Chatham, William Pitt, Earl of (17081775)

Chatham, William Pitt, Earl of, a great British statesman and orator, born in Cornwall; determined opponent of Sir Robert Walpole; succeeded in driving him from power, and at length installing himself in his place; had an eye to the greatness and glory of England, summoned the English nation to look to its laurels; saw the French, the rivals of England, beaten back in the four quarters of the globe; driven at length from power himself, he still maintained a single regard for the honour of his country, and the last time his voice was heard in the Parliament of England was to protest against her degradation by an ignoble alliance with savages in the war with America; on this occasion he fell back in a faint into the arms of his friends around, and died little more than a month after; “for four years” (of his life), says Carlyle, “king of England; never again he; never again one resembling him, nor indeed can ever be.” See Smelfungus on his character and position in Carlyle's “Frederick,” Book xxi. chap. i. (17081775).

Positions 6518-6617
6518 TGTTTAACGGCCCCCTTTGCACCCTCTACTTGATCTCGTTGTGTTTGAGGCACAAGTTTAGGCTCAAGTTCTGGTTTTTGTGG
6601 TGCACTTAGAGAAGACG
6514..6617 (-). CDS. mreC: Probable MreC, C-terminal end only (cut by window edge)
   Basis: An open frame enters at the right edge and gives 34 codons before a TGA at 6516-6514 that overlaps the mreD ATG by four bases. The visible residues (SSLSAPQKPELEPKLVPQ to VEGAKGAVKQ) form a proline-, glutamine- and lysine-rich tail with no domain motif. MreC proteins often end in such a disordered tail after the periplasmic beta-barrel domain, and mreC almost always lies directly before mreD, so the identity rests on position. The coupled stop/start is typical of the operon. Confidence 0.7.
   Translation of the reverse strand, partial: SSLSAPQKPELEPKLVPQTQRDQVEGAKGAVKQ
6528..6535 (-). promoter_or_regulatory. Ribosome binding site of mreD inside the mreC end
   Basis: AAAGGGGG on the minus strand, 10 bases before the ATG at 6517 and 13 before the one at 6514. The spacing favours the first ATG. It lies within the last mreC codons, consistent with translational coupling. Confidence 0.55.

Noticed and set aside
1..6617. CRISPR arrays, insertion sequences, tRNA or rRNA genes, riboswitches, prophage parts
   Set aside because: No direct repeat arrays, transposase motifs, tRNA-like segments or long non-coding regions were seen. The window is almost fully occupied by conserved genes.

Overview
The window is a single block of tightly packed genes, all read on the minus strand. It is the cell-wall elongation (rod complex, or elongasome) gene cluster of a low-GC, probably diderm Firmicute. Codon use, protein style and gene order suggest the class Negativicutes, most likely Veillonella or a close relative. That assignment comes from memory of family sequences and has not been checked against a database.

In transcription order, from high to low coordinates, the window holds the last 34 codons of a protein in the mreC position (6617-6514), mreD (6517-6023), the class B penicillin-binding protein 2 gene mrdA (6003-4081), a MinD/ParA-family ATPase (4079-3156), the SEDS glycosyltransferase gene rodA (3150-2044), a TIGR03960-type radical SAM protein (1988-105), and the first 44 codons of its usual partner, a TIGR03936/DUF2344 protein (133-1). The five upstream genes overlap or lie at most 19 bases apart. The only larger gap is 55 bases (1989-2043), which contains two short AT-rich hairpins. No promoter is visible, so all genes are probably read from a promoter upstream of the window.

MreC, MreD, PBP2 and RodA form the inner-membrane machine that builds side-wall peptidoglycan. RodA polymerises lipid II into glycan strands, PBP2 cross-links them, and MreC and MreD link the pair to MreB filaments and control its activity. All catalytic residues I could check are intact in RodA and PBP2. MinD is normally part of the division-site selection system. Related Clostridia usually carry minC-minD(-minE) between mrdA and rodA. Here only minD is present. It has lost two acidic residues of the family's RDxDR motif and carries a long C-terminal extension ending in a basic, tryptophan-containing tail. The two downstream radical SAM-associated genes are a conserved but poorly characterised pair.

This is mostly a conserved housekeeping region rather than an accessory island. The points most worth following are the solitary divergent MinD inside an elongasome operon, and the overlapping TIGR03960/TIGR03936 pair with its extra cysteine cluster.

Definition taken from The Nuttall Encyclopædia, edited by the Reverend James Wood (1907)

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